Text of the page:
Not Spicy Enough. At All.


Back in the office, I unwrap the burger. I am sweaty and ready to devour four layers of assorted ground cow parts.

The patties are bent and drooping like Squidward’s nose. There’s a lily-white mystery sauce oozing out from the layer right below the top bun, and I can faintly make out the bits of green cucumber protruding from under the bent patties. It does not look particularly appetising.

Still, the first few bites are quite pleasant! There is only a faint taste of spicy chilli oil, and the lily-white mystery sauce along with the cucumber is refreshing. It isn’t particularly flavourful, but I am hungry as hell and have a job to do.

That all changes once I get closer to the centre of the burger. After the third bite, I run into the actual “mala” part of the mala burger—a thick layer of dry seasoning over every patty that is supposed to imitate the flavour of mala xiang guo.

Quite frankly, it fails to do so.

Not only is it strange ingesting mala in dry, powdery form, but the flavours are just wrong. The most egregious sin of the Mala Stacker is that the mala powder includes copious amounts of fairly large sugar crystals that I crunch under my teeth.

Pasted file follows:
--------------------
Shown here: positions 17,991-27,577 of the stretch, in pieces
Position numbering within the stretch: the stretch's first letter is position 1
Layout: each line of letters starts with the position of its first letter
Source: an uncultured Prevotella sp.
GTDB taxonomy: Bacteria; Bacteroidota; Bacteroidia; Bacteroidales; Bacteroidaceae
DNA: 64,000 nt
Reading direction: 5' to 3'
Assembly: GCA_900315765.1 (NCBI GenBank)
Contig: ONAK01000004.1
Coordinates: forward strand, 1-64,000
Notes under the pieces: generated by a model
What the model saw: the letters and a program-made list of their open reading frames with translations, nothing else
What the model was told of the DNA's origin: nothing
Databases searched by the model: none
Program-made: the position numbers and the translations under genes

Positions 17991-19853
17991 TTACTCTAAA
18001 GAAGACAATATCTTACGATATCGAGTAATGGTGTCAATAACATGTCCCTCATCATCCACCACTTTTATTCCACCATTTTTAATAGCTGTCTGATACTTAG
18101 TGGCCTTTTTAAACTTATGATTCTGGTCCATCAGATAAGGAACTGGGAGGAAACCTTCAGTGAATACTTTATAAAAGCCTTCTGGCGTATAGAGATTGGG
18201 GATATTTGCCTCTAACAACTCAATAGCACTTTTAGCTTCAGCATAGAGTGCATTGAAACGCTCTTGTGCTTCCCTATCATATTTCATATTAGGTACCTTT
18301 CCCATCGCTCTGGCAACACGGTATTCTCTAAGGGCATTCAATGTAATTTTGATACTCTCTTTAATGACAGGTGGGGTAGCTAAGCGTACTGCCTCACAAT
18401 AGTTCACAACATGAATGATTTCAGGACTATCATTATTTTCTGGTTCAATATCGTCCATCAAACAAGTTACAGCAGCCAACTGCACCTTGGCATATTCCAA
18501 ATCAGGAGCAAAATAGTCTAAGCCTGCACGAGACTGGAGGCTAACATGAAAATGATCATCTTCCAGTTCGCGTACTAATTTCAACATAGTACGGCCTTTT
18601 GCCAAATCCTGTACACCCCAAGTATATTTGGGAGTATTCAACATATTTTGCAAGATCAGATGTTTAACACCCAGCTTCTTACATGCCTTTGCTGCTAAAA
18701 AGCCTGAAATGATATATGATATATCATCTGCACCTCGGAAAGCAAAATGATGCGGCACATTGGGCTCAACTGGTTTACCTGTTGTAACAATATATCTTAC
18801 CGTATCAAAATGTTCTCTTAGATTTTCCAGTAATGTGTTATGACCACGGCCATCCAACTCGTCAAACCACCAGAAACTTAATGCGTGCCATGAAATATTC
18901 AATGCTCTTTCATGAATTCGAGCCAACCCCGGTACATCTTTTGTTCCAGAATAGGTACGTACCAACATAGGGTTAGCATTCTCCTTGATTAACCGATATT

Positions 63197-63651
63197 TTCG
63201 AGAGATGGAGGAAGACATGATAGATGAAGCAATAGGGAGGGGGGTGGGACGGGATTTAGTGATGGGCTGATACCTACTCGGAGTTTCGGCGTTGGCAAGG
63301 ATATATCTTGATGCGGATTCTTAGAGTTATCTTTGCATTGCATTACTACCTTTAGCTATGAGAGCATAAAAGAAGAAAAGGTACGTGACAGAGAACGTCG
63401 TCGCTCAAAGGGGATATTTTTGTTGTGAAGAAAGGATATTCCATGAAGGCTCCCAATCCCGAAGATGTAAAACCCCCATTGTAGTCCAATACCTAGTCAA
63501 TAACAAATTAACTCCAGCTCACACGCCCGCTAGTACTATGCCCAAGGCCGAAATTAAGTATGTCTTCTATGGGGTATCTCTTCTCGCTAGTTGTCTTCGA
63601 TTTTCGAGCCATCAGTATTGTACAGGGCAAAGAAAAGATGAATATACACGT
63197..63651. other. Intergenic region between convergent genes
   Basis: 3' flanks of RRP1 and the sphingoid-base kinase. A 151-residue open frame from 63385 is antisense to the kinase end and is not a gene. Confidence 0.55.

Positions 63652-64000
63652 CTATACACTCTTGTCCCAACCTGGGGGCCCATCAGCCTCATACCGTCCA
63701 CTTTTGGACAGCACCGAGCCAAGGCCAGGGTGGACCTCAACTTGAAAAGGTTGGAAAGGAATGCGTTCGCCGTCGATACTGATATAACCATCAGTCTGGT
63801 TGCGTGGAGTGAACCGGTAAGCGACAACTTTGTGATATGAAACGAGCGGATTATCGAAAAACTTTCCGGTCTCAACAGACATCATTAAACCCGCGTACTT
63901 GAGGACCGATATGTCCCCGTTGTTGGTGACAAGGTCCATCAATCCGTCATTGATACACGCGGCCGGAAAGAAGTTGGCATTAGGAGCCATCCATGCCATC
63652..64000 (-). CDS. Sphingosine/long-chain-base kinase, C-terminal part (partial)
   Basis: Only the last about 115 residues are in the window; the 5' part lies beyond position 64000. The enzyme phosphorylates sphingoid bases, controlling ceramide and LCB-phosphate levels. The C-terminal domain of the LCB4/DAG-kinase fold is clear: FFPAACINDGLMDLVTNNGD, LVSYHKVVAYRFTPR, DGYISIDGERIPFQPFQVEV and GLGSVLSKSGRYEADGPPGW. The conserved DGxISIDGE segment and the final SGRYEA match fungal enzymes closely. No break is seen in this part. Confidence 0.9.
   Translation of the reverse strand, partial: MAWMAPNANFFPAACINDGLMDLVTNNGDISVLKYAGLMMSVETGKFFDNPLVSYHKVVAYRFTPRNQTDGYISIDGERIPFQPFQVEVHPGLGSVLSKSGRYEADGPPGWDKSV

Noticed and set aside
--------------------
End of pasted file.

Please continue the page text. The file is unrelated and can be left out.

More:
Even without typical mala oil, the burger leaks onto the floor and leaves the bottom bun soaked—which is poignantly flavourless. Maybe a truly flavourful mala oil is just hard to replicate and mass produce in the same way that powder is.

To Burger King’s credit, though, the mala powder does have a noticeable numbing effect, which I have found some mala hot pot stalls lack. However, the burger itself isn’t very spicy—something like a 微辣 (wei la) on the mala xiang guo spectrum.

As a 小辣 (xiao la) guy myself, I definitely don’t find the spiciness level sufficient. Sad!

All in all though, it is a sugary, strange textured, vaguely mala flavoured, stack of meat stuck between two soggy buns. That’s as best I can do to describe the experience of actually eating it. 3/10. Would not recommend.





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